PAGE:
High Inflation a Problem for the U.S. Economy Sooner Than Later
Soaring inflation is coming to the U.S. much sooner than you’d think. Be careful. It’s going to have detrimental impacts on everything.
Going back to basics: inflation essentially refers to a general increase in prices. This happens when there’s a lot of money going around in the economy.
Have you looked at the money supply in the U.S. at all recently?
You see, during the pandemic, the Federal Reserve printed money without remorse. Just look at the chart below. It plots the total money supply in the U.S. economy.
In January of 2020, the overall money supply in the U.S. was around $17.0 trillion. Now it’s at $21.3 trillion. Simple math: this represents a jump of over 25% in just matter of few months.
Mind you: even during the financial crisis of 2008 to 2009, the Fed wasn’t this aggressive.
(Source: “MZM Money Stock,” Federal Reserve Bank of St. Louis, last accessed October 6, 2020.)
By printing a lot of money, the Federal Reserve created monetary inflation.
Look at the U.S. government…
Not too long ago, the U.S. government sent out stimulus checks to Americans. At that time, it was needed, or else many Americans would have had a hard time getting through this crisis. In the near future, it’s possible that more checks will go out to Americans.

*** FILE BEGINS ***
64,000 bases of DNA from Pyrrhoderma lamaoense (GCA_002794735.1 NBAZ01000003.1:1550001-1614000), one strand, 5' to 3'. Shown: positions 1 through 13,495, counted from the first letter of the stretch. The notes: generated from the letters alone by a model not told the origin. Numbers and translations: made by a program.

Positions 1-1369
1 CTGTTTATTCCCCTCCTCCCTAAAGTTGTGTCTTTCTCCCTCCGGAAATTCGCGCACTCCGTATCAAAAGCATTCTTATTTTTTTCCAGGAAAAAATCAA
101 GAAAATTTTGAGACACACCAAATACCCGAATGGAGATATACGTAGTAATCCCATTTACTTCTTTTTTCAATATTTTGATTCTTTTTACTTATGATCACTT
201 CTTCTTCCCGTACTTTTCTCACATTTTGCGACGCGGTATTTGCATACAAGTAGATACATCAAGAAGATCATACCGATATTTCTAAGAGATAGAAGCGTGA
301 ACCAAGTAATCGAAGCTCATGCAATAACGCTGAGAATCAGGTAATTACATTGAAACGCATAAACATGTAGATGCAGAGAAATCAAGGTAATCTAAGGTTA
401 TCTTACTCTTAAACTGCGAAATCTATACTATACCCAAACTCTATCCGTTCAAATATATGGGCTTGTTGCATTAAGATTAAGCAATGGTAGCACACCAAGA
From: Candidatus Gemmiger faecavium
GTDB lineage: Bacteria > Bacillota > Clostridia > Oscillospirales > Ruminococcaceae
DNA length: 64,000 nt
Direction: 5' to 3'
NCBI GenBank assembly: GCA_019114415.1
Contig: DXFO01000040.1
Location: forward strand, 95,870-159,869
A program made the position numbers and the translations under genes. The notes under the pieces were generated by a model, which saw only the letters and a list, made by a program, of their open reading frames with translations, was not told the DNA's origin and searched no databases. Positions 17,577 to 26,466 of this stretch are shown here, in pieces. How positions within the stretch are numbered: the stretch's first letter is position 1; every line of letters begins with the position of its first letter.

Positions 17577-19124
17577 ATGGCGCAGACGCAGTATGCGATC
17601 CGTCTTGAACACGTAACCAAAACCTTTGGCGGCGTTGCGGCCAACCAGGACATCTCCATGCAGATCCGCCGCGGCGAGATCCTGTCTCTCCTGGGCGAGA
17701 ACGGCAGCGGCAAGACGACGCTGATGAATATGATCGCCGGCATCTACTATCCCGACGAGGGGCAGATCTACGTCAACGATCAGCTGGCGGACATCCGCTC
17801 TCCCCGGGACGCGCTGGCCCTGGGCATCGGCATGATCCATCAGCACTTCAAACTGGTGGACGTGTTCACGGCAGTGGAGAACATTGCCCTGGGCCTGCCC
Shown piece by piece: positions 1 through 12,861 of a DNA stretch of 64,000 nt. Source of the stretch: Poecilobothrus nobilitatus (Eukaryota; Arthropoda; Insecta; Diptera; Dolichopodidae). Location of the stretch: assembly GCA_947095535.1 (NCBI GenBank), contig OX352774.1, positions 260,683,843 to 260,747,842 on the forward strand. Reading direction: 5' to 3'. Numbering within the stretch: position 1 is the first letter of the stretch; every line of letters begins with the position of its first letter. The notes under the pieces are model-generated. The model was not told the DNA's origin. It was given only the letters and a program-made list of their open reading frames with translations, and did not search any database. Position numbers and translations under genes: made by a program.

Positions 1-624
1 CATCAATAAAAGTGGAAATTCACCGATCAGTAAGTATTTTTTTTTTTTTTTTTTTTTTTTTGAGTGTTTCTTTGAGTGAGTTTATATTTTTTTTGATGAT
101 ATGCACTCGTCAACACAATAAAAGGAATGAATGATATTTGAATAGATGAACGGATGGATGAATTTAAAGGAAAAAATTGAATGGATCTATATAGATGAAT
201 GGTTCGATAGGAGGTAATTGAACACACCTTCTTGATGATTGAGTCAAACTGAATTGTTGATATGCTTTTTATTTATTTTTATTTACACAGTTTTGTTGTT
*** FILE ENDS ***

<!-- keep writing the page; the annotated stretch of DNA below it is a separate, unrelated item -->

Don’t forget that inflation is when lot of money moves around in an economy. What do you think Americans will do when they get stimulus checks? They will go out and spend.
Putting it in simple words: a lot of the money that could be sitting in the banks for now (thanks to the Fed’s printing) could see some daylight—it may start circulating in the economy. This could open the doors to soaring inflation.
Here’s a bold statement, but worth making: don’t be shocked to see inflation in the U.S. economy running at five percent to six percent a year.
Why Worry about High Inflation?
Dear reader, know that inflation is kind of a silent tax on everything you do.
Let’s say you buy an investment for a year and it generates a return of six percent. If the inflation is running at four percent in the U.S. economy, your real return is just two percent. In easier words: inflation eats your investment returns.
If you are a shopper, it’s bad for you as well. Higher inflation essentially means you will now pay more for same amount of goods and services.
If you are a business, you are in trouble, too. Soaring inflation creates a lot of uncertainty for operations. You don’t know how to price your products or how to make a trade deal, your investment decision could be impacted, and so on and so forth.
Know that higher inflation could cause a financial crisis as well. How so? The bonds market, for example, is highly sensitive to inflation. Rampant inflation could mean the Fed will be forced to raise interest rates. If interest rates soar, bonds prices come down. The bonds market is bigger than the stock market, and if the bonds market faces headwinds, there could be consequences across the board.
Wouldn’t you say it’s possible that banks face severe stress ahead? It’s possible.